9. Live Service Shooters
Though balancing most online games (especially ones with varied and contrasting ability and equipment pools) is already a tricky challenge, the distinction of "most difficult" in this category goes to the live service shooter.
Unlike a session shooter like Counter Strike, a live service game has to be marketed, monetised, and balanced as if it's an organic creature - always on, always awake, always available.
This requires a deceptively high level of resource and overall effort... because whilst it might be tempting to just maintain the level of success and engagement your game currently has, the interest will wane rapidly without regular and significant content updates. And be assured, that if your designers estimate the content your team creates will last the average player twenty hours, that just means one maniac is going to blast through it in five, then complain there's nothing to do.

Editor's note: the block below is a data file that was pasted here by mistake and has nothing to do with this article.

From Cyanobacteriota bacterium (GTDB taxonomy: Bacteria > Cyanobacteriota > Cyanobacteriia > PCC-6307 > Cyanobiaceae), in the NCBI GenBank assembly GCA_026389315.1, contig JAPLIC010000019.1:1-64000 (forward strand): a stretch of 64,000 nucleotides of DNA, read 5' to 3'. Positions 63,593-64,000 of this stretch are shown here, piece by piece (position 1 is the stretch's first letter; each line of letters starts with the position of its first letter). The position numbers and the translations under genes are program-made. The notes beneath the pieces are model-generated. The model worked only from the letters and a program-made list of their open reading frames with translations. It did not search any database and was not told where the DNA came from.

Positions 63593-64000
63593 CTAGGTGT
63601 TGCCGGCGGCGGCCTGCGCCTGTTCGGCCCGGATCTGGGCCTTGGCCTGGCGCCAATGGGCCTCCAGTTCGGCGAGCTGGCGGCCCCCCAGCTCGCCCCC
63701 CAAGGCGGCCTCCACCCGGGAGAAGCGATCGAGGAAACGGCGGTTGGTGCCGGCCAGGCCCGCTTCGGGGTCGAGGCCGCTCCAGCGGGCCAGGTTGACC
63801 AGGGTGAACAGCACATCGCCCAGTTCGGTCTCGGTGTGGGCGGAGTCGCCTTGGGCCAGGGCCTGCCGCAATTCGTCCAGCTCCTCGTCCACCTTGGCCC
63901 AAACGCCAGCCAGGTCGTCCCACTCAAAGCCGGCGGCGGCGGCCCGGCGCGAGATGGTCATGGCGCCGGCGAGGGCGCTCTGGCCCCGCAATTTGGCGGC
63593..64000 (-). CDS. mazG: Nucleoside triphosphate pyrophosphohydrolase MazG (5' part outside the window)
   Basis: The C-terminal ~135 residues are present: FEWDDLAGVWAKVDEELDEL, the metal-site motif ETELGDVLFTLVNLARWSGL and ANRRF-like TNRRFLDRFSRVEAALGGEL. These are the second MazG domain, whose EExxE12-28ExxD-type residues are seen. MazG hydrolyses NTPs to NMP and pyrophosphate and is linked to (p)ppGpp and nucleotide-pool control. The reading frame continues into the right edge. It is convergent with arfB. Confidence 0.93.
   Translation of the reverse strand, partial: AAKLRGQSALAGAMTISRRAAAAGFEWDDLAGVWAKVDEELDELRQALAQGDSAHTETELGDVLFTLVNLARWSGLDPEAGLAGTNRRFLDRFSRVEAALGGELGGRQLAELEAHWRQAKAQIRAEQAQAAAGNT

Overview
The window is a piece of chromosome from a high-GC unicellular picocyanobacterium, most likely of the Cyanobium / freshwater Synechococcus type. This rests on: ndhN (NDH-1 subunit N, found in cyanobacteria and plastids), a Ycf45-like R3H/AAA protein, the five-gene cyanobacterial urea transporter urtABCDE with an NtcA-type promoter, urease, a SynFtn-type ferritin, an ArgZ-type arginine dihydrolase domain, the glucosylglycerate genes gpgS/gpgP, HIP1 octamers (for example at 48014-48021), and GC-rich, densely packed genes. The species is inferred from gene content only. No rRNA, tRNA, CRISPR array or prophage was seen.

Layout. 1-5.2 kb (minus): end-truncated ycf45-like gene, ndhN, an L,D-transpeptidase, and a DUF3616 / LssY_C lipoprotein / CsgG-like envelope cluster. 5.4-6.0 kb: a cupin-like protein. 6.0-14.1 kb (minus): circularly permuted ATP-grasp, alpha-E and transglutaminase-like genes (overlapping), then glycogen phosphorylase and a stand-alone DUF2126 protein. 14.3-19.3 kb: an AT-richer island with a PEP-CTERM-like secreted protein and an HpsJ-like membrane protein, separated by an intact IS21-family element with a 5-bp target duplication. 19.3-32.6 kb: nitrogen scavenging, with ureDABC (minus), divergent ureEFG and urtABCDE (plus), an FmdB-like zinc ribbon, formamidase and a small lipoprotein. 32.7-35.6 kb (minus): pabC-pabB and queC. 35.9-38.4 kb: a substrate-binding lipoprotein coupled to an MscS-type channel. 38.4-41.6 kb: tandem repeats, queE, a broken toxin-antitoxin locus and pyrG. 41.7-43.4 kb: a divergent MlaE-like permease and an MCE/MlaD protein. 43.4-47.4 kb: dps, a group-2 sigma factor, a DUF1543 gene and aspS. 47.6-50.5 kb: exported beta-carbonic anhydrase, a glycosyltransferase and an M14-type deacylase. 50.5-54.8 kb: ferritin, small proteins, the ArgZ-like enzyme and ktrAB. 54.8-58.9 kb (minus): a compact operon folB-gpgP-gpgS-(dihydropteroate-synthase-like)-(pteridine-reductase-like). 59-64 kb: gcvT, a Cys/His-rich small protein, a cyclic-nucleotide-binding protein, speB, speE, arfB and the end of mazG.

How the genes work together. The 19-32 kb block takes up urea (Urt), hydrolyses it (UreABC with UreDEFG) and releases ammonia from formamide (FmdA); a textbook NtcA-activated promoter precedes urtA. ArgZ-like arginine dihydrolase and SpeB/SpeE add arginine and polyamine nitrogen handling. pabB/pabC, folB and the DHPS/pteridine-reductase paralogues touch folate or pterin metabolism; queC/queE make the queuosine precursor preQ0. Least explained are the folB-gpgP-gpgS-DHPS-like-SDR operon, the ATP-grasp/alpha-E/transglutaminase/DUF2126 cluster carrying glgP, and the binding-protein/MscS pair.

So, it's worthwhile to have two development strike teams working in tandem - one to balance and maintain the game as it exists, live, and another to produce the content that players will voraciously guzzle down in the future.
After the latter team deploys that content, it'll be the former team's job to balance that new content, and so the cycle continues.
"Here's the new battle pass we've been working on for months! It's four-thousand levels of difficult and exciting new content, ready fo... aaaaaand, someone's completed it already.